Meteorites: Keys to bygone Mars climates

The sky falls on Mars, too, just as it does sometimes on Earth. In its long crosscountry drive over the pool table expanse of Meridiani Planum, Mars Exploration Rover Opportunity has encountered more than a dozen meteorites, all of them iron or stony-iron in composition.

ALL HOLLOWS. Weathering has reduced the iron meteorite Mackinac Island (about a foot in diameter) to a filagreed shell, suggesting that the iron originally contained many sulfur impurities. These corroded and weathered away as climatic cycles repeatedly exposed the meteorite to acidic water or ice. (Figure 6b from the paper.)

Meteorites found on Mars are curiosities, but they can be something more than that, as a recent paper in the Journal of Geophysical Research points out. A team of scientists led by James Ashley (Arizona State University) notes that because we have samples on Earth of the same kinds of meteorites found there, scientists can use the weathering seen on the Martian examples to probe bygone Martian climates.

The paper details three of Opportunity’s Mars meteorites, dubbed Block Island, Shelter Island, and Mackinac Island. Block Island was found by Opportunity on sol (Mars day) 1961 (July 31, 2009), Shelter Island on sol 2022 (October 1, 2009), and Mackinac Island on sol 2034 (October 14, 2009).

What’s most distinctive about these meteorites is that they show evidence for repeated episodes of weathering. For example, Block Island (an iron meteorite) shows two dramatically different faces: one smoothed, probably by sandblasting, and the other deeply pitted, probably by acidic corrosion. The corrosion likely occurred as thin films of water encountered iron sulfide minerals commonly found in iron meteorites.

Both Block Island and Shelter Island show evidence for multi-stage weathering. Close examination of their surfaces show that both have lost through weathering the fusion crusts that meteorites commonly develop as they speed through the atmosphere. Then exposure to water (or probably ice) created an oxydized (rusted) outer layer. This in turn has been largely scoured away by wind erosion.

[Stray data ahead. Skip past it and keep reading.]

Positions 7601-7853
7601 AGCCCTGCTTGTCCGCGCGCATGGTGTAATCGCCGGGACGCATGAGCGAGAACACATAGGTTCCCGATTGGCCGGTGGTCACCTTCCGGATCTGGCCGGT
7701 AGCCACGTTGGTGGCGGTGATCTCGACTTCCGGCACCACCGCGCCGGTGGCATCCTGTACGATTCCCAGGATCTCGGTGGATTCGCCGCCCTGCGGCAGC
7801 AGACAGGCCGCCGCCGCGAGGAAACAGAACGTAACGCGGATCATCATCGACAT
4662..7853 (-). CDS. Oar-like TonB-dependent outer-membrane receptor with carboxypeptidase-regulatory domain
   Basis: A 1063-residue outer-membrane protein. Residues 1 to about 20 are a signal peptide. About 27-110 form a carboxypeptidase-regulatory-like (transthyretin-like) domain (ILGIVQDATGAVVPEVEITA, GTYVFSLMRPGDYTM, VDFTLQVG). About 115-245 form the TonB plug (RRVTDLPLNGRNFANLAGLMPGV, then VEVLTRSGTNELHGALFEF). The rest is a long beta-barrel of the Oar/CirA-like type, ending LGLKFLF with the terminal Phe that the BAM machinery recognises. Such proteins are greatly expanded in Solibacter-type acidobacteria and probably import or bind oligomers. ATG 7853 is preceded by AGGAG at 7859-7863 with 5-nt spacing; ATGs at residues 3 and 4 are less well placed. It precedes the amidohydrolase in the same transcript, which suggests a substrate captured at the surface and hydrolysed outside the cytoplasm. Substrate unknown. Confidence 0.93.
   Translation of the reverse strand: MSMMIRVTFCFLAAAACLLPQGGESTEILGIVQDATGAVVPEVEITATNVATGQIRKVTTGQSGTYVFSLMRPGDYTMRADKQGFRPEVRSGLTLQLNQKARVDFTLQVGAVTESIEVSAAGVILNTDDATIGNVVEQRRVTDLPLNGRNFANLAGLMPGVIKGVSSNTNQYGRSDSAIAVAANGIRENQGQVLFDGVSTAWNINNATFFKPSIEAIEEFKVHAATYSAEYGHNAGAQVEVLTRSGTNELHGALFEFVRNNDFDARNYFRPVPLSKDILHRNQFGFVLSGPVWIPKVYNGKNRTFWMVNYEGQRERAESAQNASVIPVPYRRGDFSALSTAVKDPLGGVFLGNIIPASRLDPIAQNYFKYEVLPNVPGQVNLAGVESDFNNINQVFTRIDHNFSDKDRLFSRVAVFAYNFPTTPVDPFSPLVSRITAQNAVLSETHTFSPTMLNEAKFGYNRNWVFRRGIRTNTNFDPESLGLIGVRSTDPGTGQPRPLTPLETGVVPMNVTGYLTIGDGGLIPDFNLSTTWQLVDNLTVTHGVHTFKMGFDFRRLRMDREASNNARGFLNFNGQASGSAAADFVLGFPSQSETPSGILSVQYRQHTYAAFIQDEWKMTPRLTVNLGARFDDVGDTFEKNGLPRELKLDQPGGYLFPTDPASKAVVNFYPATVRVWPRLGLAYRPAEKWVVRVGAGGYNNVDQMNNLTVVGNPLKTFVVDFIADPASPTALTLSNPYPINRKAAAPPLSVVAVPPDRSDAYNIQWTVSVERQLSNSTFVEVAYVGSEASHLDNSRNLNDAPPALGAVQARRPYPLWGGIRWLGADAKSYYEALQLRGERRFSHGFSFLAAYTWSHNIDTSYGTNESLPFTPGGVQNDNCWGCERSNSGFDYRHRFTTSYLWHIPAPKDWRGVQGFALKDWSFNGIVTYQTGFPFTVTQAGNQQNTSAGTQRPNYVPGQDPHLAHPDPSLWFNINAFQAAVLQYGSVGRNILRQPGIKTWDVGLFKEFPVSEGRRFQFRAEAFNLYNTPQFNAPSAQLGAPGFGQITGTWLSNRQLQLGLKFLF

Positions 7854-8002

There’s no way at present to determine how long those meteorites rested on the surface before Opportunity rolled by. But the weathering is unlikely to have happened recently, given Mars’ current arid, cold climate. Yet scientists know that over the last half million years at least, the planet’s spin axis has changed its tilt with respect to the Martian orbit. This has produced periods when snow and ice have come down from the polar regions and accumulated near the equator, probably including Meridiani Planum.

While the meteorite hunting has been good on the drive — it doesn’t take much for a rock to stand out on Meridiani’s barren plains — the harvest is likely to start winding down. Soon Opportunity will be at Spirit Point on the Cape York ridge, the closest section of Endeavour Crater’s rim. Once it arrives, Opportunity’s science mission will shift focus to studying the rocks and outcrops found there. While more meteorites will surely turn up, they are likely to be fewer in number than up to now.

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